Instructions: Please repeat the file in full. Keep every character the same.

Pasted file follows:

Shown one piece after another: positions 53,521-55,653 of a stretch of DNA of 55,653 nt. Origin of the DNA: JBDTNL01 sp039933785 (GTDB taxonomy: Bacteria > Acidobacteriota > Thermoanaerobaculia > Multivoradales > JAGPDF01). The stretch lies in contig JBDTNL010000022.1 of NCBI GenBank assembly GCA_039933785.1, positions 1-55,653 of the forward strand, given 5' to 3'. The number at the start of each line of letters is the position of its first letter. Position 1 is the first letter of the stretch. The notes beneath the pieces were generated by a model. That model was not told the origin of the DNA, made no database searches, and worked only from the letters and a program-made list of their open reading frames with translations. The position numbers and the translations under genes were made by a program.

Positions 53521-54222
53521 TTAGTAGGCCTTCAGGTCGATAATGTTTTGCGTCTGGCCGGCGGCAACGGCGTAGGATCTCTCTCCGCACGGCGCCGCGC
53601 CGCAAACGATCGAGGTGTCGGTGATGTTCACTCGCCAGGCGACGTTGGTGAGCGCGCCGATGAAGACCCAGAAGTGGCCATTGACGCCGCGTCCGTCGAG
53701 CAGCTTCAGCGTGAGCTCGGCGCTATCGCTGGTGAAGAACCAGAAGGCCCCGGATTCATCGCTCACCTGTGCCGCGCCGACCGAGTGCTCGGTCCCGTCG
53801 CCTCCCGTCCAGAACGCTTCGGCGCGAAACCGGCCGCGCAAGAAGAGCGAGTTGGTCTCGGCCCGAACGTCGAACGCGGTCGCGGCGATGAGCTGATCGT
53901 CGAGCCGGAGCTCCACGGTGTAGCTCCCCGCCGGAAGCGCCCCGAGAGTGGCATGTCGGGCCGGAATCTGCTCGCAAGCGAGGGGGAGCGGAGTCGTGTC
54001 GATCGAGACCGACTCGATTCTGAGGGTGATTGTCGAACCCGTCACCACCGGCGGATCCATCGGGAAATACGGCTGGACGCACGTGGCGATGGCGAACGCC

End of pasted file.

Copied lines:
Shown one piece after another: positions 53,521-55,653 of a stretch of DNA of 55,653 nt. Origin of the DNA: JBDTNL01 sp039933785 (GTDB taxonomy: Bacteria > Acidobacteriota > Thermoanaerobaculia > Multivoradales > JAGPDF01). The stretch lies in contig JBDTNL010000022.1 of NCBI GenBank assembly GCA_039933785.1, positions 1-55,653 of the forward strand, given 5' to 3'. The number at the start of each line of letters is the position of its first letter. Position 1 is the first letter of the stretch. The notes beneath the pieces were generated by a model. That model was not told the origin of the DNA, made no database searches, and worked only from the letters and a program-made list of their open reading frames with translations. The position numbers and the translations under genes were made by a program.

Positions 53521-54222
53521 TTAGTAGGCCTTCAGGTCGATAATGTTTTGCGTCTGGCCGGCGGCAACGGCGTAGGATCTCTCTCCGCACGGCGCCGCGC
53601 CGCAAACGATCGAGGTGTCGGTGATGTTCACTCGCCAGGCGACGTTGGTGAGCGCGCCGATGAAGACCCAGAAGTGGCCATTGACGCCGCGTCCGTCGAG
53701 CAGCTTCAGCGTGAGCTCGGCGCTATCGCTGGTGAAGAACCAGAAGGCCCCGGATTCATCGCTCACCTGTGCCGCGCCGACCGAGTGCTCGGTCCCGTCG
53801 CCTCCCGTCCAGAACGCTTCGGCGCGAAACCGGCCGCGCAAGAAGAGCGAGTTGGTCTCGGCCCGAACGTCGAACGCGGTCGCGGCGATGAGCTGATCGT
53901 CGAGCCGGAGCTCCACGGTGTAGCTCCCCGCCGGAAGCGCCCCGAGAGTGGCATGTCGGGCCGGAATCTGCTCGCAAGCGAGGGGGAGCGGAGTCGTGTC
54001 GATCGAGACCGACTCGATTCTGAGGGTGATTGTCGAACCCGTCACCACCGGCGGATCCATCGGGAAATACGGCTGGACGCACGTGGCGATGGCGAACGCC